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Article: Valganciclovir suppressed Epstein Barr virus reactivation during immunosuppression with alemtuzumab

TitleValganciclovir suppressed Epstein Barr virus reactivation during immunosuppression with alemtuzumab
Authors
KeywordsProphylaxis
Epstein Barr virus
Cytomegalovirus
Alemtuzumab
Valganciclovir
Issue Date2014
Citation
Journal of Clinical Virology, 2014, v. 59, n. 4, p. 255-258 How to Cite?
AbstractBackground: Reactivation of latent herpes viruses occurs with immunosuppression. Alemtuzumab is an antibody targeting CD52, which is expressed on all B- and T-cells. Treatment with alemtuzumab leads to profound T-cell suppression, and reactivation of cytomegalovirus (CMV) and Epstein-Barr virus (EBV) occurs. Valganciclovir is used as an anti-CMV prophylaxis during alemtuzumab therapy. Objective: To determine if EBV reactivation is decreased with valganciclovir prophylaxis. Study design: Plasma EBV DNA was serially quantified by quantitative polymerase chain reaction with a World Health Organization EBV standard in patients receiving alemtuzumab therapy with valganciclovir as anti-CMV prophylaxis. Results: Twenty-nine patients were studied. A total of 258 samples were quantified, at a median of 7 (3-25) specimens per patient. Twenty-four patients never had any quantifiable EBV DNA. Five patients (17%) developed EBV reactivation. Two patients had EBV reactivation at very low levels of about 103IU/mL, 3-4 logs lower than those typically found in post-transplant lymphoproliferative diseases. Three patients had EBV reactivation at higher levels of 104IU/mL, which only occurred after two courses of alemtuzumab were administered. EBV reactivation subsided spontaneously in four cases. One patient developed EBV-positive Hodgkin lymphoma, but he had also received previously another potent T-cell suppressing drug fludarabine. Conclusion: Valganciclovir suppressed EBV reactivation during alemtuzumab therapy. It might be a useful prophylaxis in immunocompromized patient populations at high risk of EBV reactivation. © 2014 Elsevier B.V.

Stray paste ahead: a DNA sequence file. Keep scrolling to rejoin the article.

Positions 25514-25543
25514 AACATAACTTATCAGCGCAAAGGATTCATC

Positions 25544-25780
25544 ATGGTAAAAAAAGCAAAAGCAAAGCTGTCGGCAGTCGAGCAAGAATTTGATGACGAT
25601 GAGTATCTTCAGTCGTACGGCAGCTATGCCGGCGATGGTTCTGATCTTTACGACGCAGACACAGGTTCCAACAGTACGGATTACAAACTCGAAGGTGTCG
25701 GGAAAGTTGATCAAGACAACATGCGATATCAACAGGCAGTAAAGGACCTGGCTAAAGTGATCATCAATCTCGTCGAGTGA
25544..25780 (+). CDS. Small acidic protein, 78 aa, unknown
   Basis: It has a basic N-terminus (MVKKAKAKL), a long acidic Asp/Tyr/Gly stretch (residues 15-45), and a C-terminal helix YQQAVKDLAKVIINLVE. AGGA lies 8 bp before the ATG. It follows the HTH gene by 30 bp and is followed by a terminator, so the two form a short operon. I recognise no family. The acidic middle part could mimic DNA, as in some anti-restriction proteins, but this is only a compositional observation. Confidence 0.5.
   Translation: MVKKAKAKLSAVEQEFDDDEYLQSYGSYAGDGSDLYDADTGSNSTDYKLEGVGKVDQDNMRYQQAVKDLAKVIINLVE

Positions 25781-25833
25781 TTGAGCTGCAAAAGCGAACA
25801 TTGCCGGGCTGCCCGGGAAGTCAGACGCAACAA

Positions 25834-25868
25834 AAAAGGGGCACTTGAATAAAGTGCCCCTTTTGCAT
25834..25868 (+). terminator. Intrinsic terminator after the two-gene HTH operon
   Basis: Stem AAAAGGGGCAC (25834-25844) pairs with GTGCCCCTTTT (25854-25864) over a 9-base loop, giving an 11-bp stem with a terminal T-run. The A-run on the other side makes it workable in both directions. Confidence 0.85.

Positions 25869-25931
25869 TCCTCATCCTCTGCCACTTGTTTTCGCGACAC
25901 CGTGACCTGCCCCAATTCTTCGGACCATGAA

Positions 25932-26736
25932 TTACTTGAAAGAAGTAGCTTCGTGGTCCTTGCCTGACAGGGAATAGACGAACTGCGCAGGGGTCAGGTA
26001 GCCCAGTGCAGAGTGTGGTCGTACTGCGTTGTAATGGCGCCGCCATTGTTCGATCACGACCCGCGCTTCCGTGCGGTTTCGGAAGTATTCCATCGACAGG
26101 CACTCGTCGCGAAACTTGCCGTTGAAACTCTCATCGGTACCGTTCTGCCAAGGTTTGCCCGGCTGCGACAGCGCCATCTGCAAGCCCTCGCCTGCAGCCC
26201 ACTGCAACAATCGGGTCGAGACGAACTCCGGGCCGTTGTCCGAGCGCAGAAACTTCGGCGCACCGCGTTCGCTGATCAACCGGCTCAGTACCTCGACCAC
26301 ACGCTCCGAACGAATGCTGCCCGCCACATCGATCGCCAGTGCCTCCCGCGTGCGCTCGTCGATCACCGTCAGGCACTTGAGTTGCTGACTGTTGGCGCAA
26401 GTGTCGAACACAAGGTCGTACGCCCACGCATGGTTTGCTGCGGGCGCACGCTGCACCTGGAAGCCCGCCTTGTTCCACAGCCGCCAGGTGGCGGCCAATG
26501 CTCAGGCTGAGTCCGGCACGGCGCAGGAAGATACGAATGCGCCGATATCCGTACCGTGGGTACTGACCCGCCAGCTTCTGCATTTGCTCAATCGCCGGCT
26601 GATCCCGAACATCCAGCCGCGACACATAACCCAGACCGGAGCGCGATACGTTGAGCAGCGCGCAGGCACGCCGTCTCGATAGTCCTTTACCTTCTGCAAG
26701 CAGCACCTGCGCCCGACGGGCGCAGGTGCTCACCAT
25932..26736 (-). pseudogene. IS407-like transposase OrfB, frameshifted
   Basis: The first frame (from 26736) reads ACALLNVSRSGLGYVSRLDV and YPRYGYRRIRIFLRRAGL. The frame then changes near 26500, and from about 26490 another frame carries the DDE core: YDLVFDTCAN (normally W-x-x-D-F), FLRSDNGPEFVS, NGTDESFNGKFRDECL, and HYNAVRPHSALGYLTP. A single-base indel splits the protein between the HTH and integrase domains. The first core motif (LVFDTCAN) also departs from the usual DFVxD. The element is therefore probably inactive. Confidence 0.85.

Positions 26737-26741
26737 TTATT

Persistent Identifierhttp://hdl.handle.net/10722/199941
ISSN
2015 Impact Factor: 2.647
2015 SCImago Journal Rankings: 1.503
ISI Accession Number ID

 

DC FieldValueLanguage
dc.contributor.authorGill, Harinder-
dc.contributor.authorHwang, Yuyan-
dc.contributor.authorChan, Thomas S Y-
dc.contributor.authorPang, Annie-
dc.contributor.authorLeung, Anskar Y H-
dc.contributor.authorTse, Eric-
dc.contributor.authorKwong, Yoklam-
dc.date.accessioned2014-07-26T23:10:56Z-
dc.date.available2014-07-26T23:10:56Z-
dc.date.issued2014-
dc.identifier.citationJournal of Clinical Virology, 2014, v. 59, n. 4, p. 255-258-
dc.identifier.issn1386-6532-
dc.identifier.urihttp://hdl.handle.net/10722/199941-
dc.description.abstractBackground: Reactivation of latent herpes viruses occurs with immunosuppression. Alemtuzumab is an antibody targeting CD52, which is expressed on all B- and T-cells. Treatment with alemtuzumab leads to profound T-cell suppression, and reactivation of cytomegalovirus (CMV) and Epstein-Barr virus (EBV) occurs. Valganciclovir is used as an anti-CMV prophylaxis during alemtuzumab therapy. Objective: To determine if EBV reactivation is decreased with valganciclovir prophylaxis. Study design: Plasma EBV DNA was serially quantified by quantitative polymerase chain reaction with a World Health Organization EBV standard in patients receiving alemtuzumab therapy with valganciclovir as anti-CMV prophylaxis. Results: Twenty-nine patients were studied. A total of 258 samples were quantified, at a median of 7 (3-25) specimens per patient. Twenty-four patients never had any quantifiable EBV DNA. Five patients (17%) developed EBV reactivation. Two patients had EBV reactivation at very low levels of about 103IU/mL, 3-4 logs lower than those typically found in post-transplant lymphoproliferative diseases. Three patients had EBV reactivation at higher levels of 104IU/mL, which only occurred after two courses of alemtuzumab were administered. EBV reactivation subsided spontaneously in four cases. One patient developed EBV-positive Hodgkin lymphoma, but he had also received previously another potent T-cell suppressing drug fludarabine. Conclusion: Valganciclovir suppressed EBV reactivation during alemtuzumab therapy. It might be a useful prophylaxis in immunocompromized patient populations at high risk of EBV reactivation. © 2014 Elsevier B.V.-
dc.languageeng-
dc.relation.ispartofJournal of Clinical Virology-
dc.subjectProphylaxis-
dc.subjectEpstein Barr virus-
dc.subjectCytomegalovirus-
dc.subjectAlemtuzumab-
dc.subjectValganciclovir-
dc.titleValganciclovir suppressed Epstein Barr virus reactivation during immunosuppression with alemtuzumab-
dc.typeArticle-
dc.description.naturelink_to_subscribed_fulltext-
dc.identifier.doi10.1016/j.jcv.2014.01.005-
dc.identifier.pmid24507802-
dc.identifier.scopuseid_2-s2.0-84895925896-
dc.identifier.hkuros237427-
dc.identifier.volume59-
dc.identifier.issue4-
dc.identifier.spage255-
dc.identifier.epage258-
dc.identifier.eissn1873-5967-
dc.identifier.isiWOS:000333284900009-

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